These Google Alerts are very important for service providers and business owners in protecting your name and reputation. If you don’t have them set up, do it now, today. Don’t wait. You don’t have to use Gmail to use the alerts. They can be sent to any email address.

Rather than being clueless and unaware about what might be written about you on the internet with regard to your products and services, you really have to be on top of things and guard your reputation. Even if you don’t own a business, it’s not a bad idea to keep tabs on where your name appears on the internet.

I in fact have not needed to take action about anything that has been written about us. We’ve had no bad reviews written that I’ve found, but if one were to be written, I’d find out right away and be able to take appropriate counter measures.

What would appropriate action be if you are slammed by a bad review or tirade?

1) If it’s something written in a public forum, I would respond with my side of the story, and some additional facts. I’d try not to attack the disgruntled person, but would instead simply provide more details so readers could make up their own minds. This is the approach I’ve seen taken by product vendors when their software or product receives a bad public review on technology forums or other websites. I think it’s a good approach. It’s always better to take the high ground and be nice.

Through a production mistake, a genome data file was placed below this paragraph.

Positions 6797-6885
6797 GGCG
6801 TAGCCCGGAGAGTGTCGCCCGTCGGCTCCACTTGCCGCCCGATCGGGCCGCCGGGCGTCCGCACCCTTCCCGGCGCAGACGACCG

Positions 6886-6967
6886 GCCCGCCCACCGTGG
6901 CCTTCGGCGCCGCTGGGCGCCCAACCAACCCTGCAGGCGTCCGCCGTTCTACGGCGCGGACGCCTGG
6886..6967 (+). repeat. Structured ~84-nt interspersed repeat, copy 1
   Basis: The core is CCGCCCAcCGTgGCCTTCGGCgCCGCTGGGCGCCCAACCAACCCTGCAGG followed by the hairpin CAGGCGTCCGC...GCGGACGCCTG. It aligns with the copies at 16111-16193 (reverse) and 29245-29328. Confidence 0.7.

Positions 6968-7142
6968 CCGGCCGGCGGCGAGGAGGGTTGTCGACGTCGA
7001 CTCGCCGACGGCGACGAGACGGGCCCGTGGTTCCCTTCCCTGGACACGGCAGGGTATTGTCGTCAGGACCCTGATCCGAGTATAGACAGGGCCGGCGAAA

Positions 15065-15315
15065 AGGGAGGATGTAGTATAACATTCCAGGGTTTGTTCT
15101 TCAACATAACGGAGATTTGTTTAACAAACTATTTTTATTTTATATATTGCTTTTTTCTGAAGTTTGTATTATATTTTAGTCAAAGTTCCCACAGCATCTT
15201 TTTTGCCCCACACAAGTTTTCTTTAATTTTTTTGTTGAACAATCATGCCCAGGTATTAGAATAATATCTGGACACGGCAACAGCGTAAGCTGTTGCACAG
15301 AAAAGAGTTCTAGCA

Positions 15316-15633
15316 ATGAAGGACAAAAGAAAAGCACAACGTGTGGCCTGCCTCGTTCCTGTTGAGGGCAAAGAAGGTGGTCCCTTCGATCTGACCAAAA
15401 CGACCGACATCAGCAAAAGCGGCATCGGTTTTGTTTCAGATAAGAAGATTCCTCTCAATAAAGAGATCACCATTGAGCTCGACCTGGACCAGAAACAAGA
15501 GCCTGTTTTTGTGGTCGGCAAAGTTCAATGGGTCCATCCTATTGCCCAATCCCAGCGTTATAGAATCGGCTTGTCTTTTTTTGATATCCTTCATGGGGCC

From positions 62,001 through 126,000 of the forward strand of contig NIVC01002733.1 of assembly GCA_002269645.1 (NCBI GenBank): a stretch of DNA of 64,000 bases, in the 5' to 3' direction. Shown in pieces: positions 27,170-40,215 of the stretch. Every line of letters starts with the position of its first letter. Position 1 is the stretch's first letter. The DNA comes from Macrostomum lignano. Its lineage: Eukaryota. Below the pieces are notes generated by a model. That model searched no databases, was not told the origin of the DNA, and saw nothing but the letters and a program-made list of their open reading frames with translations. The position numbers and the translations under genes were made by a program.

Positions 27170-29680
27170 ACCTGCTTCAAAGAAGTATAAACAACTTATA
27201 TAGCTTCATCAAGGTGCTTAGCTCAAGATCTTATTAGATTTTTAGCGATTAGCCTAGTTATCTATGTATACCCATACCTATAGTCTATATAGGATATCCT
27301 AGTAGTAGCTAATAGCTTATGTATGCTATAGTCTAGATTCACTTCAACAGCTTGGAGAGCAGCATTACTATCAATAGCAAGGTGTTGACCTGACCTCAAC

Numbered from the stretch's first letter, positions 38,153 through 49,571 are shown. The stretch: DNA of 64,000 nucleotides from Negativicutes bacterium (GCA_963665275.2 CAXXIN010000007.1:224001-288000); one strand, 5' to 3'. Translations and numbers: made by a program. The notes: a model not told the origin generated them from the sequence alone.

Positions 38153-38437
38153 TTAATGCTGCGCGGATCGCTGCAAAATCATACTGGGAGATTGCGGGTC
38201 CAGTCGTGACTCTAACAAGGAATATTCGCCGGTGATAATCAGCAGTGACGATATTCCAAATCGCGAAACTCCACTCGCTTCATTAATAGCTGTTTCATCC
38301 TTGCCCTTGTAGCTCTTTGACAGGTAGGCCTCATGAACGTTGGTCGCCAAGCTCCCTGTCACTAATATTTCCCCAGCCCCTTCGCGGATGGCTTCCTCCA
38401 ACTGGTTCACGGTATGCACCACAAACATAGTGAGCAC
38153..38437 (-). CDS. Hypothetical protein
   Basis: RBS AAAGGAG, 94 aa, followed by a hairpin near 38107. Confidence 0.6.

2) If it’s a straight out pack of lies, or slander, then I would take more aggressive action, such as a letter to to website owner demanding removal of the content. The problem is, these “public comment” review websites are unregulated, and many take a sinister delight in letting anyone say anything. It might take an attorney to get something done in that case. But it’s money I would not hesitate spending.

If the offensive content starts to show up in web searches for you, your company or your product or service name, you better get on it. It can really cause you problems. Worse, if the content is fact based truths about some sort of screwup you committed, you legally can’t do anything at all about that.

For example, I wrote a truthful and fact based review of a lender who ripped off one of my buyers a few years ago with outrageously high loan fees. That blog article promptly became the #1 search result in Google for eLendDirect and It’s still here on my blog, and it’s still number #1 in Google. The CEO, Marc Griffith, refused to rebate the bogus loan fees to my buyer, and threatened me with legal action.

Since everything written was in fact true (I simply listed the fees charged), he had no leg to stand on, and I held my ground in defense of my buyer, who paid the fees instead of delaying the close and switching lenders as I suggested.

A Realtor friend of mine had an angry buyer, who wasn’t even his client, register his {} name and put up a website calling him the “worst Realtor in Austin”, with a photo (stolen from his real website) and everything. My friend called me for advice. We figured out where the guy worked by googling him. My friend contacted his employer. The employer made the guy surrender the domain name and take down the website, as the behavior was not something the company endorsed, to their credit. But the entire episode was very unsettling for my friend and it took 6 months to get it resolved and cost him lost sleep and stress.